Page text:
My daughter wants a her daddy!

Marquita - posted on 07/06/2009 ( 6 moms have responded )

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My ex has never even attempted to meet our daughter. Lately, she has been asking, "where is my daddy?" "I want my daddy". I've been telling her that daddy's not here. I'm not sure if that's the right route to take with this, and I'm sure that answer will only hold her off for a little while. I don't want to lie to my little girl, but the truth that he doesn't care about her is way to harsh for a child at any age. Does anyone have any advice on what I should do?

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Jennifer - posted on 07/08/2009

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I have a daughter who is six and her dad is in her life about twice a year as he lives in another state. My pastor told me when she was a baby that DNA stands for Does not apply. He advised me to raise her knowing Jesus as her Lord Saviour and Father. God answers prayer so pray and ask that God provide a male figure to love her as his own. My daugther started asking tough questions around age 4 and unfortunately I don't have a man in my life, brothers, and my dad is passed. But it hasn't been that bad. I tell her your mommy and daddy love you but sometimes people aren't meant to be together.

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Marquita - posted on 07/13/2009

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Quoting Anna:

Oh honey, I'm waiting for this one too. My 3 year old's dad hasn't been around in 2 years, and for now, she doesn't seem to have a clue that anything's different. I do talk to her about all families being different, though.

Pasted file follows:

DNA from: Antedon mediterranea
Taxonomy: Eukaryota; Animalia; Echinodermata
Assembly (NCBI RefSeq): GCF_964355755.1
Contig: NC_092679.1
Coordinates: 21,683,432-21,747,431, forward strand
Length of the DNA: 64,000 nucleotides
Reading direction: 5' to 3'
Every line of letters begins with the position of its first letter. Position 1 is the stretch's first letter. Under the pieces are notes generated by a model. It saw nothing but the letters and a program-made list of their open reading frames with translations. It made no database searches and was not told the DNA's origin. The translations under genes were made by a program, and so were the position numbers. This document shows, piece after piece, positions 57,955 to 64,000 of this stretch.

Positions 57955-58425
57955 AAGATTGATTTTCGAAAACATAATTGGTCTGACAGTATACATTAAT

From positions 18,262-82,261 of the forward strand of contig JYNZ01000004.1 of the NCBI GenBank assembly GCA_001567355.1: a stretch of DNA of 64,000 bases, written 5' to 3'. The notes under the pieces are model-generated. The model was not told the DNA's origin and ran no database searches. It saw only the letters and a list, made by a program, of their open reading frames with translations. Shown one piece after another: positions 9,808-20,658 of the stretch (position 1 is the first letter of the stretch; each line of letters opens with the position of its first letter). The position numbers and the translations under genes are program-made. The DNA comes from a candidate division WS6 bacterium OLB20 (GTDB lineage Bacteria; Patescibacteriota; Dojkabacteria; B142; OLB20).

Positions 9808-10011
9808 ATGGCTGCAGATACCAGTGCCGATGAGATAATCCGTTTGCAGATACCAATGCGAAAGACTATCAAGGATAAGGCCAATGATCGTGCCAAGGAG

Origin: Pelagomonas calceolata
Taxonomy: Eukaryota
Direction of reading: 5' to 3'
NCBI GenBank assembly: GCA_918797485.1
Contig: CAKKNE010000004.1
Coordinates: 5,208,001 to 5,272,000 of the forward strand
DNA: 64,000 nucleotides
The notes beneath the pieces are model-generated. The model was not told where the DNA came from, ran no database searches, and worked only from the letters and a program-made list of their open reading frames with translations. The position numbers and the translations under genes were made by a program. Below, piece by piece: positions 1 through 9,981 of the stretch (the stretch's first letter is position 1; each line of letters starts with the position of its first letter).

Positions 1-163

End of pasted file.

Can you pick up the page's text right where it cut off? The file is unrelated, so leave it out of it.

I have definitely told myself that I don't want to speak harshly of my daughter's dad, no matter how I feel. The problem with "talking crap" about another parent (whether they're around or not) is that the child understands a bit that they are part of that parent, so......"if daddy is a lazy SOB, then I must be a lazy SOB, too."

I like the thought of being honest, but I feel that should come when they are much older. If, for some reason, the dad's do get their act together, I'll let my daughter make her own opinions, and I have a feeling that if I raise her the way I intend, I won't have to say a WORD - she'll know why he wasn't around.

I've asked several people what I should do, too, and have heard similar to the suggestions below: "daddy lives far away, daddy is sick, daddy is working, daddy doesn't live here" - all followed by "but he loves you very, very much." I don't know yet if it works = (


Yeah I've heard form more then a few people that I should tell her "daddy's dead", "daddy's in Iraq" "daddy joined the Peace Corps."  things of that nature.  The biggest probblems with this is that they are lies, and the truth always comes out.  I know how it feels to not have a dad in my life.  I would never say anthing bad about her father to her face.  I did however write everthing down in a letter for when she gets older.  That way she will be able to understand what exactly happened between us and read it for herself through more adult eyes.  That letter was really hard for me to write because I had to push aside all of the negaltive feeling that I had about her father, so that I could let her know about the good times.  I never once bad mouthed him in the letter, but I did not hold back the details of the breakup and all the problems.  She'll be an adult one  day and read that and get to make up her own mind about it and won't be swayed by slander in the letter.